"I started studying video game addiction...largely because I didn't believe in it," says
the Iowa State psych prof whose nationwide study
just concluded that 8.5 percent of American kids are addicted to video games.
I've covered this topic
before at length. I'd still put myself in the "skeptic" category, but I have to admit that a big reason I'm still wavering on computer addiction is simply my own fear: If it really exists, the implications are far-reaching and terrifying.
After all, a console video game isn't that much different than, say, Facebook. The physical activity is the same: Staring, pushing buttons. Stimulus, reward.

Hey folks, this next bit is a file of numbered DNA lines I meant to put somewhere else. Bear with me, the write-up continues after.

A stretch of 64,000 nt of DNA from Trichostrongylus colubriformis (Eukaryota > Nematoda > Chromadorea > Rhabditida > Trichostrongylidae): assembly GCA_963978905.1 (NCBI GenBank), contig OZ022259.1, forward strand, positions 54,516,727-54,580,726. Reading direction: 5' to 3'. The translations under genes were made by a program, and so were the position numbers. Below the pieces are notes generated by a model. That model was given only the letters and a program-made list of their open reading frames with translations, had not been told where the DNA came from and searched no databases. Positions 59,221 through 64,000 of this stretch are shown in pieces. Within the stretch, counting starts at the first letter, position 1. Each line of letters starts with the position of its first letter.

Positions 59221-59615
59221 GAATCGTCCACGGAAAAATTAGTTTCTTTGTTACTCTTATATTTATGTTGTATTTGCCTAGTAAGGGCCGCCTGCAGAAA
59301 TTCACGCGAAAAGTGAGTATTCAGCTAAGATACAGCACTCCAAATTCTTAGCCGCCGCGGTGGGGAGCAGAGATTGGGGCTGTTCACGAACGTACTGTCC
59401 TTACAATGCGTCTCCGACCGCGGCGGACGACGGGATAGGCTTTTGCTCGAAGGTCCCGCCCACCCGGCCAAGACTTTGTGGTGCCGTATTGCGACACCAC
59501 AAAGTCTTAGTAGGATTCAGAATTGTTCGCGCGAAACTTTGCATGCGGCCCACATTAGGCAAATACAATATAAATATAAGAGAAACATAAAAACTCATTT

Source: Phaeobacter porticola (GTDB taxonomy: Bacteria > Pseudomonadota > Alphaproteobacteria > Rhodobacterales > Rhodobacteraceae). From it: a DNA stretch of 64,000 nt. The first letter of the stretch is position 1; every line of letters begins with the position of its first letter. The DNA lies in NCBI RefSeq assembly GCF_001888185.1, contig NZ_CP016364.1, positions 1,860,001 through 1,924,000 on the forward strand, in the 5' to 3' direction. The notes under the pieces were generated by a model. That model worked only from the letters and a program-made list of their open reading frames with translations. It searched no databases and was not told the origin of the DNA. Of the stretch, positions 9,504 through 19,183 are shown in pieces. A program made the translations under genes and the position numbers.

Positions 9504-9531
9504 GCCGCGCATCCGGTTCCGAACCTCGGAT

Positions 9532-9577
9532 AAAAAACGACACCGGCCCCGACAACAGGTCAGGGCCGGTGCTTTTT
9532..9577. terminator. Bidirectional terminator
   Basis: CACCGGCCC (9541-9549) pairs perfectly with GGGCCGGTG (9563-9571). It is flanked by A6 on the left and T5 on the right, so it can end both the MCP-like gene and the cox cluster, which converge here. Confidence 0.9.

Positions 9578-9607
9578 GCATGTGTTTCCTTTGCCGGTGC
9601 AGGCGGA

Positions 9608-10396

How is all this screen time re-wiring our brains? Who, if anyone, controls the medium? And to what end?
Does keeping a healthy distance from the computer make us more connected to our surroundings—or more isolated, because everybody else is plugged in?
Finally, is it self-defeating, or just silly, that I'm blogging about this subject?
One interesting finding
in the Iowa State study: "Pathological gamers were also significantly more likely to have been involved in physical fights in the past year."
Doesn't he mean that gamers were more likely to lose
(Cross-posted at pinecore.com)